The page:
Companies formed by commercialising research from universities and institutions — known as spinouts — will play a key part in the UK’s aim of becoming a "science and technology superpower".
Investors are keen to invest: UK spinouts received 9.11% of equity finance raised by UK companies in 2022, despite making up just 2.52% of the nation’s high-growth company ecosystem, based on a new report by the Royal Academy of Engineering Enterprise Hub and data platform Beauhurst.
The report also digs into average equity stakes taken by universities, the state of grant funding and gender diversity. Here are the key takeaways.
It’s not all about the Golden Triangle
Even though universities from the so-called Golden Triangle of Oxford, Cambridge and London account for around 46% of all spinouts in the UK, signs are that new clusters are emerging across the rest of the country.
Since last year, Manchester and Bristol have grown the most in terms of their spinout populations — the number of spinouts hosted in that particular local authority, which could include a spinout from an institution based outside of that area. Manchester grew from 52 to 58 spinouts, and Bristol from 42 to 47.
Edinburgh, which now has 78 spinouts headquartered in the city, is also an attractive destination, not just from local universities but also from schools around the country including Strathclyde and St Andrews.
Is grant funding drying up?
Though it hasn’t dropped significantly over the last 12 months, Innovate UK grant funding — which is of crucial importance to spinouts and helps with R&D and collaboration with other institutions — has declined about a third from its peak in 2019-20.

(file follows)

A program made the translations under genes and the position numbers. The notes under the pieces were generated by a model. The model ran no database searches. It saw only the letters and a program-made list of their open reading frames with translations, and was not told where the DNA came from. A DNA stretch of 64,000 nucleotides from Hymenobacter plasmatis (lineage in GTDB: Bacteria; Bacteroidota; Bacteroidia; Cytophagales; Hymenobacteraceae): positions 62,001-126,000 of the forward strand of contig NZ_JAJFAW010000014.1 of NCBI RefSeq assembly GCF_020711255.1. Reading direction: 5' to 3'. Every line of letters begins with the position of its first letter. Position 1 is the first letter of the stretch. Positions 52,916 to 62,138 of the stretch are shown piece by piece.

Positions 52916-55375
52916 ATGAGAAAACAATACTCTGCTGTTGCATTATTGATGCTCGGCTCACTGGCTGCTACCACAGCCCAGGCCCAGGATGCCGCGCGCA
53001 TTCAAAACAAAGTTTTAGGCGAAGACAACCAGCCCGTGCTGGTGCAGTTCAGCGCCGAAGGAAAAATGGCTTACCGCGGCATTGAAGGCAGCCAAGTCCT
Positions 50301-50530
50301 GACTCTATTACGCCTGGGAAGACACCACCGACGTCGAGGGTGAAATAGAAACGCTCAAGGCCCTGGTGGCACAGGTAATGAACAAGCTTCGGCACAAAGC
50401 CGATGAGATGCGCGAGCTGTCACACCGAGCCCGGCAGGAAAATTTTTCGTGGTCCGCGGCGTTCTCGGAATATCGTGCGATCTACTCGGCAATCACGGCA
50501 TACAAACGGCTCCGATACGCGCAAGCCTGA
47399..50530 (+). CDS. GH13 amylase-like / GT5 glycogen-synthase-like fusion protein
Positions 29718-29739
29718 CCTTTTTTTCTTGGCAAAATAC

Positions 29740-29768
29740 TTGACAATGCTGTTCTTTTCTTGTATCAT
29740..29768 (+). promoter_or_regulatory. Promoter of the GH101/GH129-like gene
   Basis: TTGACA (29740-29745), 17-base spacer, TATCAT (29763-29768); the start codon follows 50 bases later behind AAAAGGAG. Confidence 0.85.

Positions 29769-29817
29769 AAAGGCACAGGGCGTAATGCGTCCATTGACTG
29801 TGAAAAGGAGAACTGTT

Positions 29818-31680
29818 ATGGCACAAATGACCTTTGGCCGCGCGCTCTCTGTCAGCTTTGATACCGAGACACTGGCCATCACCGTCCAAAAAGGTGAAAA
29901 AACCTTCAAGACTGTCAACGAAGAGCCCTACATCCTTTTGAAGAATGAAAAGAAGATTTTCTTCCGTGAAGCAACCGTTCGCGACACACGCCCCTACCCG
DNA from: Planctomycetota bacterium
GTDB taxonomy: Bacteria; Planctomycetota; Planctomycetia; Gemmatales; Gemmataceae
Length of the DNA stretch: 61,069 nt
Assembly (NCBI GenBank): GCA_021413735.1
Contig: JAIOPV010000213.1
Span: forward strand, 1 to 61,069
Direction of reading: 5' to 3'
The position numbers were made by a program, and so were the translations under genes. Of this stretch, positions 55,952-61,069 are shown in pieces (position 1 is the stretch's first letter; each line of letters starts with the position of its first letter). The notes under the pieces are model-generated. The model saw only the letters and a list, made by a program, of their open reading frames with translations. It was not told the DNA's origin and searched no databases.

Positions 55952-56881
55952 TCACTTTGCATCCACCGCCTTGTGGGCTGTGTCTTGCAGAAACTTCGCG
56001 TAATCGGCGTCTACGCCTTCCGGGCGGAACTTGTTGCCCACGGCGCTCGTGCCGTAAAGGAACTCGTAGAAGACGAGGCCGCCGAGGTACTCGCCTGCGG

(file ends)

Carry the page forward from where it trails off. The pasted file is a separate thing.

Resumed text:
While spinouts received almost £100m in 2020, this fell to only £62.m in 2022. The total number of grants that spinouts received halved from 461 in 2020 to 222 in 2022.
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Universities are taking less and less equity from founders, on average
There’s an ongoing debate around the equity percentage universities take from spinout founders at the beginning of their journey — and the detrimental effect a high share can have on long-term growth. The UK government has commissioned a review into spinout best practice, which includes equity stakes and IP policy.
But there are signs that things are moving in the right direction, albeit slowly. In the last 10 years the average stake universities take in spinouts has fallen, from 24.8% to 17.8%. According to the report, there are multiple reasons for this change. Some of them are mathematical — the increased number of total spinouts reduces the impact of large equity stakes on the average, for example. The other reason, the report says, is the increase in public scrutiny of the equity distribution between founders and universities.
Founding team diversity is poor
In 2016, there were no all-female spinout founding teams, with 17.5% mixed-gender founding teams and 82.5% all-male founding teams.
As of January 2023, 7.6% of UK spinouts had all-female founding teams, 17% mixed gender founding teams and 75.4% all-male founding teams. So although things are moving in the right direction, there is still a big imbalance when it comes to gender diversity across the UK’s spinout ecosystem.
That chimes with European tech as a whole. Men-only founding teams receive 87% of all VC funding in Europe, while the proportion of funding that goes to women-only teams has dropped from 3% to 1% since 2018.